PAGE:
The double seven-inch Jungle Funk pack has been mastered from the original reel-to-reel tapes and comes housed in a period-appropriate sleeve designed by Gossner in the style of Augustus Kerry Taylor's dope original cover for Moving World. It's due out on May 8th but you may want to pre-order a copy directly from Cultures Of Soul (see LINKS below) because they're only pressing 1,000 copies and dealers will no doubt be stocking up to flog at ridiculously inflated prices once it sells out.
Now Again http://www.nowagainrecords.com/announcing-soul-cal/
Cultures Of Soul http://culturesofsoulrecords.com/
Egon's Soul Cal podcast
In trying to come up with a worthwhile release for Record Store Day, someone at Domino hit on the boffo concept of having Nashville's fabulous Caitlin Rose work her magic on two atypical ballads from the Arctic Monkeys. When Alex Turner’s Piledriver Waltz first appeared in the British film Submarine as a bittersweet acoustic love song, and then took another swing at it for the Monkey's Suck It and See album, it was painfully clear that a singer with real pipes could do a much better job of it.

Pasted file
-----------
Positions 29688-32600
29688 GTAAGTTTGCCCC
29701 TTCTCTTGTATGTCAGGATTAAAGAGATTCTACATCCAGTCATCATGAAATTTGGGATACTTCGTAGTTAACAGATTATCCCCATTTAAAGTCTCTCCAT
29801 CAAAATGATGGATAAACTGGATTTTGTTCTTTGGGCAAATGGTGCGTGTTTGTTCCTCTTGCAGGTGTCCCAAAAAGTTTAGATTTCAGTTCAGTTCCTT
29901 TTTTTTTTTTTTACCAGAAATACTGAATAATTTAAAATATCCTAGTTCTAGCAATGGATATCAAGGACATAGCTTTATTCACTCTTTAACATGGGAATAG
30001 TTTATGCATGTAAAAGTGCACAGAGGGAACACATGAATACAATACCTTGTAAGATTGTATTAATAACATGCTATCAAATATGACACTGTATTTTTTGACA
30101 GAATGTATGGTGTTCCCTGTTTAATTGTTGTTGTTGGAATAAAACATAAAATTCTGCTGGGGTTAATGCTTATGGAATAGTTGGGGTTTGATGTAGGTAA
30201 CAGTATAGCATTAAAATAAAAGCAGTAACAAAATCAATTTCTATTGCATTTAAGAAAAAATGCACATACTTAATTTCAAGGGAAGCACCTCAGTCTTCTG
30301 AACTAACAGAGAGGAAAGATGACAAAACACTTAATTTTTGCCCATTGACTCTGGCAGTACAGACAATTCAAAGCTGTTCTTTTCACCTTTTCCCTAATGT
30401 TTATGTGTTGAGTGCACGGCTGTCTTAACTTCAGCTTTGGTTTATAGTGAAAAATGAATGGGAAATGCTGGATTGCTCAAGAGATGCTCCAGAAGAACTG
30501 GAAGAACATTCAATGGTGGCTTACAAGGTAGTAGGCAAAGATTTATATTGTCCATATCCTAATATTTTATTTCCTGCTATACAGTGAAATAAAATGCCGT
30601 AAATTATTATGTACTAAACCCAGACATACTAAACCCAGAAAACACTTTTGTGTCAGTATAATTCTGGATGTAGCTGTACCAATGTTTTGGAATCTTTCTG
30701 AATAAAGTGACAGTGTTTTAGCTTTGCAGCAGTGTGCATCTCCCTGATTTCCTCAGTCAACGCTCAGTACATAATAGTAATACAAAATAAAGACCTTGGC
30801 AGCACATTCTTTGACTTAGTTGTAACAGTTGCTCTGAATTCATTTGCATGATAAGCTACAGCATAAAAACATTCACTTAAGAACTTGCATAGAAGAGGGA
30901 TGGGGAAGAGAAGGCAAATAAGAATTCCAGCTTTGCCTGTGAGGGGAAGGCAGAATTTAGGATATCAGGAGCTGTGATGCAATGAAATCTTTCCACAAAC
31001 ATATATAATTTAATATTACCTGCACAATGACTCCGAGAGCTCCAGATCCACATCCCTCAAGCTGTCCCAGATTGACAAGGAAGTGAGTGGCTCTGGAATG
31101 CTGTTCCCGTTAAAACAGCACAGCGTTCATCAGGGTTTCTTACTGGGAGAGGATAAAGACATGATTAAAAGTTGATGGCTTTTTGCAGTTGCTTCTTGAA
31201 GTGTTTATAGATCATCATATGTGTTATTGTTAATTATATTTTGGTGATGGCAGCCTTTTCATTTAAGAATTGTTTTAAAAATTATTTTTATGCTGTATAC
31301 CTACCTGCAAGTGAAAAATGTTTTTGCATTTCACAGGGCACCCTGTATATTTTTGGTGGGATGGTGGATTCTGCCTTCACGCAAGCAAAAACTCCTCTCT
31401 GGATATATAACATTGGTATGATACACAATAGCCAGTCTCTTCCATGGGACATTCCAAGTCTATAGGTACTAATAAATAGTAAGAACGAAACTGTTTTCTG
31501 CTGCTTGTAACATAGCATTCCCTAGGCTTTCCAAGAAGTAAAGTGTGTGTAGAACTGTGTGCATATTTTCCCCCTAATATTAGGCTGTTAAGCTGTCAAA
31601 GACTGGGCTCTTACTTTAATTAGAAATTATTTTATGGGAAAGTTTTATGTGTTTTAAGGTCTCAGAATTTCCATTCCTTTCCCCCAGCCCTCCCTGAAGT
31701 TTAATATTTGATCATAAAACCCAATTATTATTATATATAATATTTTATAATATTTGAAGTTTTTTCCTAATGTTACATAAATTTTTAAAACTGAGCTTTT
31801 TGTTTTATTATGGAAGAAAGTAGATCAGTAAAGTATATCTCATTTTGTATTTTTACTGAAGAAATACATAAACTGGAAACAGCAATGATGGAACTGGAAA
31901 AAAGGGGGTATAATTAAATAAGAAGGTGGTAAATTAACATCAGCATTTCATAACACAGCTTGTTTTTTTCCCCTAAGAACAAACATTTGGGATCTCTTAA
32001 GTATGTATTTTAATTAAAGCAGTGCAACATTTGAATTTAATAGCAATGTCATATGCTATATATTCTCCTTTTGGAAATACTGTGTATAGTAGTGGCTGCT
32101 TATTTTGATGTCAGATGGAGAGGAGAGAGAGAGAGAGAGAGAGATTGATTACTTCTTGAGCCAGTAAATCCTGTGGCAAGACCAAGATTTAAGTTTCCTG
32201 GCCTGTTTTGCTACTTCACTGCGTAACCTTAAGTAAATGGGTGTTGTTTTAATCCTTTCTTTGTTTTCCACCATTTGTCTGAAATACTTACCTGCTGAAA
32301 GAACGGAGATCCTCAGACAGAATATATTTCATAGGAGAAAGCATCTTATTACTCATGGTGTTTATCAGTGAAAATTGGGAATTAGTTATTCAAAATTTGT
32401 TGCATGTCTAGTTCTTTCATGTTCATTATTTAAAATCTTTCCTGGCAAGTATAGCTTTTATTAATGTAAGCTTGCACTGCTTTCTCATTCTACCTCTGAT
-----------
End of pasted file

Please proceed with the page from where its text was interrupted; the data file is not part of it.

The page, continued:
Caitlin Rose is currently in the studio recording the followup to her critically acclaimed debut, Own Side Now. Those who aren't completely creeped out by clowns should check out Caitlin Rose's video for Piledriver Waltz below.
Piledriver Waltz by Caitlin Rose
Monday, April 16, 2012